"Statesman" - Plato
Str. Do you think that the multitude in a State can attain political science?
Y. Soc. Impossible.
Str. But, perhaps, in a city of a thousand men, there would be a hundred, or say fifty, who could?
Y. Soc. In that case political science would certainly be the easiest of all sciences; there could not be found in a city of that number as many really first-rate draught-players, if judged by the standard of the rest of Hellas, and there would certainly not be as many kings. For kings we may truly call those who possess royal science, whether they rule or not, as was shown in the previous argument.
Str. Thank you for reminding me; and the consequence is that any true form of government can only be supposed to be the government of one, two, or, at any rate, of a few.
Y. Soc. Certainly.
Str. And these, whether they rule with the will, or against the will of their subjects, with written laws or. without written laws, and whether they are poor or rich, and whatever be the nature of their rule, must be supposed, according to our present view, to rule on some scientific principle; just as the physician, whether he cures us against our will or with our will, and whatever be his mode of treatment-incision, burning, or the infliction of some other pain-whether he practises out of a book or not out of a book, and whether he be rich or poor, whether he purges or reduces in some other way, or even fattens his patients, is a physician all the same, so long as he exercises authority over them according to rules of art, if he only does them good and heals and saves them. And this we lay down to be the only proper test of the art of medicine, or of any other art of command.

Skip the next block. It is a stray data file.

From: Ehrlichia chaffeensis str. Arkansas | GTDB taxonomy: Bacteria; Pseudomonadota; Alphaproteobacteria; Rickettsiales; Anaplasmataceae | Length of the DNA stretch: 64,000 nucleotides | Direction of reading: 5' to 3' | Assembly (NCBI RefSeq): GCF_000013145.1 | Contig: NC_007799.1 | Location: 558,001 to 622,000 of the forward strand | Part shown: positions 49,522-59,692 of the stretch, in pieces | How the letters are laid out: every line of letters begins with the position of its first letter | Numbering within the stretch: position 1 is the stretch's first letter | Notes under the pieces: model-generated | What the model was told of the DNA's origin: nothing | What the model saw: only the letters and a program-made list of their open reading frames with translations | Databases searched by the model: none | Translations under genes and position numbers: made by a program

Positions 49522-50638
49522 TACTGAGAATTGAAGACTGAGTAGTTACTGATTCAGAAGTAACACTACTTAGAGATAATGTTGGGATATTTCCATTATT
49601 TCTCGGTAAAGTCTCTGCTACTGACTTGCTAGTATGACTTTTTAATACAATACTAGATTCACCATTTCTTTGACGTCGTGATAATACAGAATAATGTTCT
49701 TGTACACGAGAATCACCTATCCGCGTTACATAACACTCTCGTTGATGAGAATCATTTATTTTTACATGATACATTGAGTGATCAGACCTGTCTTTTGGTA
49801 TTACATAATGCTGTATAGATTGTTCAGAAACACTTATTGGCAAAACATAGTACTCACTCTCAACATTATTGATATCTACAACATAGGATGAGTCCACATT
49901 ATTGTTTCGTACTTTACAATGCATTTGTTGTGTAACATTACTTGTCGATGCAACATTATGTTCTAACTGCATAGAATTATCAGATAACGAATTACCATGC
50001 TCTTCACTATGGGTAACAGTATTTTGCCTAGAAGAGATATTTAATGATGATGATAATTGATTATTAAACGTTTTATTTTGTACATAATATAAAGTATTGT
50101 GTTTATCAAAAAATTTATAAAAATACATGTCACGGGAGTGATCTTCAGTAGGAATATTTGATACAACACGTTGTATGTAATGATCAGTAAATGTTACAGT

Y. Soc. Quite true.
Str. Then that can be the only true form of government in which the governors are really found to possess science, and are not mere pretenders, whether they rule according to law or without law, over-willing or unwilling subjects, and are rich or poor themselves-none of these things can with any propriety be included in the notion of the ruler.
Y. Soc. True.
Str. And whether with a view to the public good they purge the State by killing some, or exiling some; whether they reduce the size of the body corporate by sending out from the hive swarms of citizens, or, by introducing persons from without, increase it; while they act according to the rules of wisdom and justice, and use their power with a view to the general security and improvement, the city over which they rule, and which has these characteristics, may be described as the only true State. All other governments are not genuine or real; but only imitations of this, and some of them are better and some of them are worse; the better are said to be well governed, but they are mere imitations like the others.